Viewpoint: ICU physician details what COVID front lines are like 3 years in

Fewer COVID cases, more methodical treatments and less stress are just a few things one ICU physician reports now that the world is entering year three of the pandemic and more is known about the virus.

"It feels like we have a path and an algorithm, and ways that we know we can save people," Isabel Pedraza, MD, director of the intensive care unit at Cedars-Sinai Medical Center in Los Angeles, told The Atlantic.

The patients who do enter the ICU with severe COVID-19 cases, Dr. Pedraza said, are typically what physicians would expect: unvaccinated individuals or those who are either elderly or have another underlying condition.

"A couple of years ago, even last year, there were still questions," she told The Atlantic. "We went from not having any idea of how to manage this to really having good ways of managing it, and being able to improve outcomes."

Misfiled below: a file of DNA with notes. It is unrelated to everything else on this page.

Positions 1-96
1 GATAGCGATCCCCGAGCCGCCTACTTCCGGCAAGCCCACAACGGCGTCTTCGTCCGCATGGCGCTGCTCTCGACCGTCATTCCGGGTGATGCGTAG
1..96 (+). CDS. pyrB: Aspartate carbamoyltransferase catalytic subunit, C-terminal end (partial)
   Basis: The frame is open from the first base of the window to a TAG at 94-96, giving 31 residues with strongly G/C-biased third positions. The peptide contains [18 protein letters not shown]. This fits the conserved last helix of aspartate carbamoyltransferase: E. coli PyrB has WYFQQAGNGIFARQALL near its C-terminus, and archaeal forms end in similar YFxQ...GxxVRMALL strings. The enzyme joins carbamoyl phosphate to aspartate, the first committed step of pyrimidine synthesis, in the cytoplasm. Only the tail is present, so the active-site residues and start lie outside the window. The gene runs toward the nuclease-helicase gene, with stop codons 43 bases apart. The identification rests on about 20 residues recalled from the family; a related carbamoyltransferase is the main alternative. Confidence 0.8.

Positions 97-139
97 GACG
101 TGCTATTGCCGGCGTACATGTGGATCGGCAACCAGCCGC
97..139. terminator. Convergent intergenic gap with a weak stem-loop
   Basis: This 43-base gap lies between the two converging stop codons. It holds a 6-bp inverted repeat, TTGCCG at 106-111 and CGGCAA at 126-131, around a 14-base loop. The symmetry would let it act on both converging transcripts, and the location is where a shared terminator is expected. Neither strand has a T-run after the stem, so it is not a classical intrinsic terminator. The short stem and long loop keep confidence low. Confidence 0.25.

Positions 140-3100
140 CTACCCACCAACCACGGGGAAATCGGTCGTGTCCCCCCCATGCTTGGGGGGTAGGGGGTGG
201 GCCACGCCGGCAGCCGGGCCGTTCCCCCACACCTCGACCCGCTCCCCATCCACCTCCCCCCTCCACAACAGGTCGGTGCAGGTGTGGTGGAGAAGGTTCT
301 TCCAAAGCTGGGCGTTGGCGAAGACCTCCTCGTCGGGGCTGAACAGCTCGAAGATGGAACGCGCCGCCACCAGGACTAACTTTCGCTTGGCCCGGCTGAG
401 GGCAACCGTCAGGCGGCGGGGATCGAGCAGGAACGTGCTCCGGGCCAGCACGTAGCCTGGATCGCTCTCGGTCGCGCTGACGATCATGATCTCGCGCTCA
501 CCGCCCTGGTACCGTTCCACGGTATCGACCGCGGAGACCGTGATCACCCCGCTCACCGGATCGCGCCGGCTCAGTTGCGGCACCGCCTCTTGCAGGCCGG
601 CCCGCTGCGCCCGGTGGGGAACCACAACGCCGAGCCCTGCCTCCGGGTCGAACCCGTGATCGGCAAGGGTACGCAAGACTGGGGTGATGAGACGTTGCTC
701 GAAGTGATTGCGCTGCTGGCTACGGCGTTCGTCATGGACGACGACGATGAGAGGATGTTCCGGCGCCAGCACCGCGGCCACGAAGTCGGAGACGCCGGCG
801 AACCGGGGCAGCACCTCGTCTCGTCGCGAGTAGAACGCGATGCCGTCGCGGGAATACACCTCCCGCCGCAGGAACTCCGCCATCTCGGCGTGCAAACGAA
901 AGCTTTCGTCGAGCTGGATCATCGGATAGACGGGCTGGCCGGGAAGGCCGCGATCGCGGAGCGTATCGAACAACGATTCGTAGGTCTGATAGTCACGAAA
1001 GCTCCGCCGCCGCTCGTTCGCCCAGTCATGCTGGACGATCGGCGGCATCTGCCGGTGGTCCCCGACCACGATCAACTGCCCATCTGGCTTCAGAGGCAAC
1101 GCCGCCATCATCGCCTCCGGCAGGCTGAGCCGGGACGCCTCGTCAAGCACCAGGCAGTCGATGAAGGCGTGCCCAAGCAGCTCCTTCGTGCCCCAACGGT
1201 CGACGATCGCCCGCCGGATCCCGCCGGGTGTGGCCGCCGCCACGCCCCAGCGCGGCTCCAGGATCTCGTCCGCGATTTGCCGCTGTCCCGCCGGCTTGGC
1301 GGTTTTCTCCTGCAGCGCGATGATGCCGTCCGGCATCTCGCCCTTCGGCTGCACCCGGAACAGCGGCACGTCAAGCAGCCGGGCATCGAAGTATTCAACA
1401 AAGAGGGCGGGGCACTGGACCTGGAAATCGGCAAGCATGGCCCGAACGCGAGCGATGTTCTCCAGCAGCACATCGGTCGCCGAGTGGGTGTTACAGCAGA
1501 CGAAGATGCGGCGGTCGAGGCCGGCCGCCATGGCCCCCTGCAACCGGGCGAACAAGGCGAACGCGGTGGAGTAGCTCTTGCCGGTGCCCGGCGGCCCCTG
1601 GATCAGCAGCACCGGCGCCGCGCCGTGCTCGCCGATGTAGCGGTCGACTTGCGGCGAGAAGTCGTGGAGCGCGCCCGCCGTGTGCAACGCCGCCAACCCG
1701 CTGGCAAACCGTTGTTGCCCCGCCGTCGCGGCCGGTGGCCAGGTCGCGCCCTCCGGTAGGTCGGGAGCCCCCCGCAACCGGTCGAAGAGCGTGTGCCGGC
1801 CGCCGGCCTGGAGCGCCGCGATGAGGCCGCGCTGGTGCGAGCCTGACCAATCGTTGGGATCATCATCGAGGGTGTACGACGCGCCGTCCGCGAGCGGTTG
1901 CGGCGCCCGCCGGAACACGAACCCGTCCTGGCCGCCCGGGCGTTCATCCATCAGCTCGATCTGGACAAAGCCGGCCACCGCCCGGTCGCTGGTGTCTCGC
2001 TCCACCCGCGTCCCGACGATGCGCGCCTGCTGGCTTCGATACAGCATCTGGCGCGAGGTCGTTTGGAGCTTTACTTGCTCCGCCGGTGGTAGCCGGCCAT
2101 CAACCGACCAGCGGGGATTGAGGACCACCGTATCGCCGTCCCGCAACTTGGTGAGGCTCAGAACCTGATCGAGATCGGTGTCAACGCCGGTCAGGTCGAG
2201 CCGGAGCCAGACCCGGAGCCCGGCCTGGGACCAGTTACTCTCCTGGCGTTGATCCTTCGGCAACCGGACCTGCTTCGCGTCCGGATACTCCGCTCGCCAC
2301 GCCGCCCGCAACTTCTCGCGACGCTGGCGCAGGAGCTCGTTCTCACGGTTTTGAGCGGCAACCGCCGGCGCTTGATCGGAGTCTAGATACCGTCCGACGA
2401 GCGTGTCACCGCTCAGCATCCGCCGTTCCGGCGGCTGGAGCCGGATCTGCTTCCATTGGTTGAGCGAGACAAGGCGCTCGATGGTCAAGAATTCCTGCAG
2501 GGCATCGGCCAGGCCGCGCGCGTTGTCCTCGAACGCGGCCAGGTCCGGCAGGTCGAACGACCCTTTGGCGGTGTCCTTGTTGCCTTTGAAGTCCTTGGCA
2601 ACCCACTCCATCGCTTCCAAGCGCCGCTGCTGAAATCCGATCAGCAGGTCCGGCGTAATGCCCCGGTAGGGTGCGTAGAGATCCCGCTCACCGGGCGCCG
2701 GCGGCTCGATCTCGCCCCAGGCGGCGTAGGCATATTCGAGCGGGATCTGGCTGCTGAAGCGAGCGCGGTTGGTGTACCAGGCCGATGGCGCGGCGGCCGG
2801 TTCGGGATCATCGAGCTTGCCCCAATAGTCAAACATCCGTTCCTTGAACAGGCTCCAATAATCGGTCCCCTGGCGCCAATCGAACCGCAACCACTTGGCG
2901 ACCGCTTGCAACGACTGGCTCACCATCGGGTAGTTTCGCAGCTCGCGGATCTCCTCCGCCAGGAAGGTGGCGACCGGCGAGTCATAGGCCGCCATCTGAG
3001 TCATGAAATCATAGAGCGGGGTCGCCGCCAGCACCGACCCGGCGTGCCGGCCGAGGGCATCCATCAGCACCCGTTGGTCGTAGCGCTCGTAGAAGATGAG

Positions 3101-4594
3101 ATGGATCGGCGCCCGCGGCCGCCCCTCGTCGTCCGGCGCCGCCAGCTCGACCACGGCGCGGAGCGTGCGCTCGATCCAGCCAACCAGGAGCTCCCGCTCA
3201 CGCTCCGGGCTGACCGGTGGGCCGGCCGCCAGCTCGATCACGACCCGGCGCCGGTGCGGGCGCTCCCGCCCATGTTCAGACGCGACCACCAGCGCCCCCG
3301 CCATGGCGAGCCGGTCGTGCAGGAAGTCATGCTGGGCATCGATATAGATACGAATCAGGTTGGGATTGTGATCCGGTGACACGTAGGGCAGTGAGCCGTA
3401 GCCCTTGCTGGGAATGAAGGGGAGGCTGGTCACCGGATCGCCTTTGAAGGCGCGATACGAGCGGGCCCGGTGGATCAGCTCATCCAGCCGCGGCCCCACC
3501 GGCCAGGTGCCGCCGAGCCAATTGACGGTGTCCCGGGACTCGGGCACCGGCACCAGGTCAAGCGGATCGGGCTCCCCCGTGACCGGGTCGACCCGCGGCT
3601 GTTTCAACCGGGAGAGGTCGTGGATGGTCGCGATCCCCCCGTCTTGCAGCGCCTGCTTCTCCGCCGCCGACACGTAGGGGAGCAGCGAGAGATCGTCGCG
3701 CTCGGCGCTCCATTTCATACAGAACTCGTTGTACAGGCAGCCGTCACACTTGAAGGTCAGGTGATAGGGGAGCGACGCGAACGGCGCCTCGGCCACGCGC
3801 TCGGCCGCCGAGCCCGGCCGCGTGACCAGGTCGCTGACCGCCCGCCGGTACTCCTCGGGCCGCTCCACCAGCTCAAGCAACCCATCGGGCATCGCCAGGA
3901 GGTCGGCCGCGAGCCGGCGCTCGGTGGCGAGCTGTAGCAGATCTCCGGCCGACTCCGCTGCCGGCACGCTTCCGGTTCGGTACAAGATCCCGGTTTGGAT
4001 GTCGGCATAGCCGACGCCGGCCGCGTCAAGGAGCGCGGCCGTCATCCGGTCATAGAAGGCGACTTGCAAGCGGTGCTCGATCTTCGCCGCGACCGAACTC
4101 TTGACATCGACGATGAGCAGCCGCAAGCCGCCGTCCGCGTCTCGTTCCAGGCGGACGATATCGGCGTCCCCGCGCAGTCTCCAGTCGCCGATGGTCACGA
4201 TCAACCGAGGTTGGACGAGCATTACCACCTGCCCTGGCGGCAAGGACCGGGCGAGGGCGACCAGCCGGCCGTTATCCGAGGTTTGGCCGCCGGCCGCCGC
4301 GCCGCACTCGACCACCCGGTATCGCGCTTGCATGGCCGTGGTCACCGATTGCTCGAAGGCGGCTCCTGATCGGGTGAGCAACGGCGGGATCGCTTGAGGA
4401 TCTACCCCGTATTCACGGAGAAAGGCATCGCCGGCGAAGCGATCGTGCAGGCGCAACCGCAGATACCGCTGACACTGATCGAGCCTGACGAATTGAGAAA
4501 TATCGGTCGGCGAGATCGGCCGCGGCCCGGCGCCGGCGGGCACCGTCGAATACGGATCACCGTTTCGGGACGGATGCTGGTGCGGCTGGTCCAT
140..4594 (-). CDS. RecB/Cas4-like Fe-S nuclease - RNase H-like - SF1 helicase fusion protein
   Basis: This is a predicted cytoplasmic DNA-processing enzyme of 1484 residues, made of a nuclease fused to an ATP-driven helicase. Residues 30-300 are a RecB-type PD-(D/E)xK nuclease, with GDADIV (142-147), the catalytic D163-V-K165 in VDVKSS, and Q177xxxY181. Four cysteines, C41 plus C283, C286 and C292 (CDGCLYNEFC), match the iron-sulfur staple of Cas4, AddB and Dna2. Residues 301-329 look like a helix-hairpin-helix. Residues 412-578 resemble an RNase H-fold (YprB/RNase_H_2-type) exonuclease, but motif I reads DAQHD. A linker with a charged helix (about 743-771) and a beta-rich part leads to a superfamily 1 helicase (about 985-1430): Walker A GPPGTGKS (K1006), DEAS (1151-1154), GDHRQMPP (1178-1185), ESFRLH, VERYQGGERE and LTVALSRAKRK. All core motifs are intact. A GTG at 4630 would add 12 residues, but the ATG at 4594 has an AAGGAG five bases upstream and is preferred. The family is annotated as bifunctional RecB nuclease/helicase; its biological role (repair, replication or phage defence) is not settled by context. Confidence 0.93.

However, she noted, patients who are in the ICU and do not test positive for COVID-19 seem to be much more ill with other viruses than before, and the overall number of patients visiting ICUs in general seems to be higher — despite fewer COVID cases. 

"It's not just respiratory viruses; it's a higher level of acuity for all illnesses," Dr. Pedraza told The Atlantic. "It's not just here — we're seeing it across the country. I'm not sure what the explanation is for that."


Copyright © 2024 Becker's Healthcare. All Rights Reserved. Privacy Policy. Cookie Policy. Linking and Reprinting Policy.


Featured Whitepapers

Featured Webinars